Preheat oven to 400° F. Coat a dutch oven pot with cooking spray to prevent onions from sticking (I have a 5 quart and it worked fine). Put the 3 tablespoons of butter in the pot. Slice the four pounds of onion pole to pole ¼” thick (see photograph for illustration) and put all the onions in the pot. This is definitely the worst part of the whole experience, as I found myself tearing up a lot. Power through as the end result is definitely worth the little pain. Top the onions one half teaspoon salt.

Cover the pot and roast for one hour. After the hour, remove the pot from the oven and give the onions a stir, making sure to scrap down the sides.

Roast the onions for another 90 minutes, stirring and scraping after an hour, cracking the lid for the last 30 minutes. (I forgot to cover the onions which resulted in the onions being slightly burnt.)

After 90 minutes, cook the onions on the stove over medium-high heat for 15-20 minutes making sure the onions do not burn and the bottom of the pan does not turn black. The pan will look quite ugly, but the goal is to develop fond, which is good flavor, as long as it is not burnt.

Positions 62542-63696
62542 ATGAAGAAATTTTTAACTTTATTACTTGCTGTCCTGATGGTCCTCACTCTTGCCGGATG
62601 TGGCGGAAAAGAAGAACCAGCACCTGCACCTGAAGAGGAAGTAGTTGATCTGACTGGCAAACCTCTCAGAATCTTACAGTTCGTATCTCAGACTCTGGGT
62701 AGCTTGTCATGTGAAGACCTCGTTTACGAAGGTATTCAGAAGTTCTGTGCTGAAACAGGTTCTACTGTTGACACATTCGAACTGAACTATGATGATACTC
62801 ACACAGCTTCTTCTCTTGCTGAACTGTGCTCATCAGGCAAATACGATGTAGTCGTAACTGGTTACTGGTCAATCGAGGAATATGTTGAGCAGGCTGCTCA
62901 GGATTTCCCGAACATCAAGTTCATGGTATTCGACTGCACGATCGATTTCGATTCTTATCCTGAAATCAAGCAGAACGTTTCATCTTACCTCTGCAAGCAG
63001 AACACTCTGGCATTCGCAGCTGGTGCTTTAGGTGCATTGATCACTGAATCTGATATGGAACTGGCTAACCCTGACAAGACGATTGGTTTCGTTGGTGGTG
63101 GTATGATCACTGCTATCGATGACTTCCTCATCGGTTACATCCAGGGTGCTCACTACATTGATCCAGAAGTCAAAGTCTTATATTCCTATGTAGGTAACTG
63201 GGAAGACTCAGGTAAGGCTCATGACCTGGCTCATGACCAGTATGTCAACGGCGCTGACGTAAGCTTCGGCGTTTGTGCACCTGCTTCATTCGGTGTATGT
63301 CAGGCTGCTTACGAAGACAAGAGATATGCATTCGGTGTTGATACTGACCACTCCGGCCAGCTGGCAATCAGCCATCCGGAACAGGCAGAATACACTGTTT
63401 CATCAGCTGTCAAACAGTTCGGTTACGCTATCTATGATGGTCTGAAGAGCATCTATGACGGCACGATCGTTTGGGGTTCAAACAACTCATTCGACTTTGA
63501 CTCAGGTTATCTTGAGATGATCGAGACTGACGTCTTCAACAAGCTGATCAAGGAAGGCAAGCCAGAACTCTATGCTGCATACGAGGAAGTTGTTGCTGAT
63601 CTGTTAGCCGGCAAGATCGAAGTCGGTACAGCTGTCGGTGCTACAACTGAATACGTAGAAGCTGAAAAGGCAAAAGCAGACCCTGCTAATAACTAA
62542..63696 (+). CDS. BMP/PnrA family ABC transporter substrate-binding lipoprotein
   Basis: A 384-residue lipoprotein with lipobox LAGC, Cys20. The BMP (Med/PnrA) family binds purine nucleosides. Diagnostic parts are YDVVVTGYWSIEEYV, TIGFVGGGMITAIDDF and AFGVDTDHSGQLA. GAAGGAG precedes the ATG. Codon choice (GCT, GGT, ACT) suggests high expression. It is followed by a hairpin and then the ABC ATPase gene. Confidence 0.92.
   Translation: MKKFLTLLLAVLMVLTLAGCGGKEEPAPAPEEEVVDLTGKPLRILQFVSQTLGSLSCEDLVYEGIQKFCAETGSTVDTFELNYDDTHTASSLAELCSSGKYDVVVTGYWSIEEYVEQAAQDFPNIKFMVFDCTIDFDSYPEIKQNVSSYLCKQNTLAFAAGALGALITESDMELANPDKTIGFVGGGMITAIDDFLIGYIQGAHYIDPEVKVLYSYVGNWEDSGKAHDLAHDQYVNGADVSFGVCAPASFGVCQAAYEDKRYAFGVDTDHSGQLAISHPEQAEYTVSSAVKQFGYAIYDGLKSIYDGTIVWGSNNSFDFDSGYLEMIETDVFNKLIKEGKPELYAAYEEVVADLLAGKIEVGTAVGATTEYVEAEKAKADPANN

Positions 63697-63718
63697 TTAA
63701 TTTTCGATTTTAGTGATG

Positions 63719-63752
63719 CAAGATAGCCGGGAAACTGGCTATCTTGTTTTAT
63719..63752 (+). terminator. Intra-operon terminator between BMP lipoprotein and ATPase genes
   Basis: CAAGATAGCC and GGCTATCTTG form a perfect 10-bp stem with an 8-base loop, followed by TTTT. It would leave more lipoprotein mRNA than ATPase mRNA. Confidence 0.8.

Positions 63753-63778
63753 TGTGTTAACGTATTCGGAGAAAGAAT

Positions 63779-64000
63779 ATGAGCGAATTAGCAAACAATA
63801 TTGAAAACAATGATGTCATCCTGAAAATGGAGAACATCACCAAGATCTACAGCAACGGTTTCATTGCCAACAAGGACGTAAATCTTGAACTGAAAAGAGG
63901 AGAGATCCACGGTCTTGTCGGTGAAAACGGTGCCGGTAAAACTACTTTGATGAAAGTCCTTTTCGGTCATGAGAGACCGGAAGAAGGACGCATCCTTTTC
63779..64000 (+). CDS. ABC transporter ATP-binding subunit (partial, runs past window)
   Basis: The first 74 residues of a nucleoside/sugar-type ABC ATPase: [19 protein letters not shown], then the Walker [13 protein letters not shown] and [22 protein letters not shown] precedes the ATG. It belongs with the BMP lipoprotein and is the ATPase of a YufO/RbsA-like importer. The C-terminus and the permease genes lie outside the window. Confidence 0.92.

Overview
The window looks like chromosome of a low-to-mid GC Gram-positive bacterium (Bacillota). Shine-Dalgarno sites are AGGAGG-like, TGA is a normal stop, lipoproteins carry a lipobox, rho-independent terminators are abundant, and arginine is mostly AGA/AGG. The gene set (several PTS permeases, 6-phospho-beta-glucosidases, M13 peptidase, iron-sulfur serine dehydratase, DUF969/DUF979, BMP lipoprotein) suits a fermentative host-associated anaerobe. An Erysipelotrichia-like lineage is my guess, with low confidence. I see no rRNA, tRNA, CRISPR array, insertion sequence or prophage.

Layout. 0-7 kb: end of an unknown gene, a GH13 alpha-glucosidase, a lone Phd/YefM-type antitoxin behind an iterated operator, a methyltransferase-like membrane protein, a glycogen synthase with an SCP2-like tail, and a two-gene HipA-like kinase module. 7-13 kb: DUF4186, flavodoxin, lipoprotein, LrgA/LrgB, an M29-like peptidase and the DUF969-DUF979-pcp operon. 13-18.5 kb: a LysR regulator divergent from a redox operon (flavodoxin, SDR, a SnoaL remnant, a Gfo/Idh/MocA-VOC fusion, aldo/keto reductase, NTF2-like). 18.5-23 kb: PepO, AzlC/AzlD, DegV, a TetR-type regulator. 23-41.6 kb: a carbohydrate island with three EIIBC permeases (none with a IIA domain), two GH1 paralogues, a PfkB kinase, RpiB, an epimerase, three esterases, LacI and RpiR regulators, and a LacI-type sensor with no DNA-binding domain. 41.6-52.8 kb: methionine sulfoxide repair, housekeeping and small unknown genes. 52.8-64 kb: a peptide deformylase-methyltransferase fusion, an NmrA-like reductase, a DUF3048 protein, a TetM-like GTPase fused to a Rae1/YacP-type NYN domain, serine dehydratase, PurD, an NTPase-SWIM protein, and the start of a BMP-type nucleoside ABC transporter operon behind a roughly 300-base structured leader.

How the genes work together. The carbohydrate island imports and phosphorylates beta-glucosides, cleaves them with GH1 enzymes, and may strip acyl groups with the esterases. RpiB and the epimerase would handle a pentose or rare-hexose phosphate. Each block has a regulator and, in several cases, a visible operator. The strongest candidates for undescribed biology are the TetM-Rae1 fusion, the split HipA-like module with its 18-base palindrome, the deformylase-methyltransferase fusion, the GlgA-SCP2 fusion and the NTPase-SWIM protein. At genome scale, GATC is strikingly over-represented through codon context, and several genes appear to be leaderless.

Deglaze the pan with ¼ cup of water, waiting until most of the water has evaporated, about 6-8 minutes. Repeat another 3 times, using a total of one cup of water.

Deglaze the pan with ½ cup dry sherry, again waiting until most of the liquid has evaporated, about 5 minutes.

Add 4 cups of chicken stock, 2 cups of beef stock and 2 cups of water, or any mixture thereof (more beef stock will result in a richer soup). Add another ½ teaspoon of salt and the bay leaf. Simmer for 30 minutes. Season with salt and pepper to taste.

Ladle the soup into oven/broiler safe bowls, top with toasted bread and grated cheese. Bake in oven until the cheese is melted and slightly brown.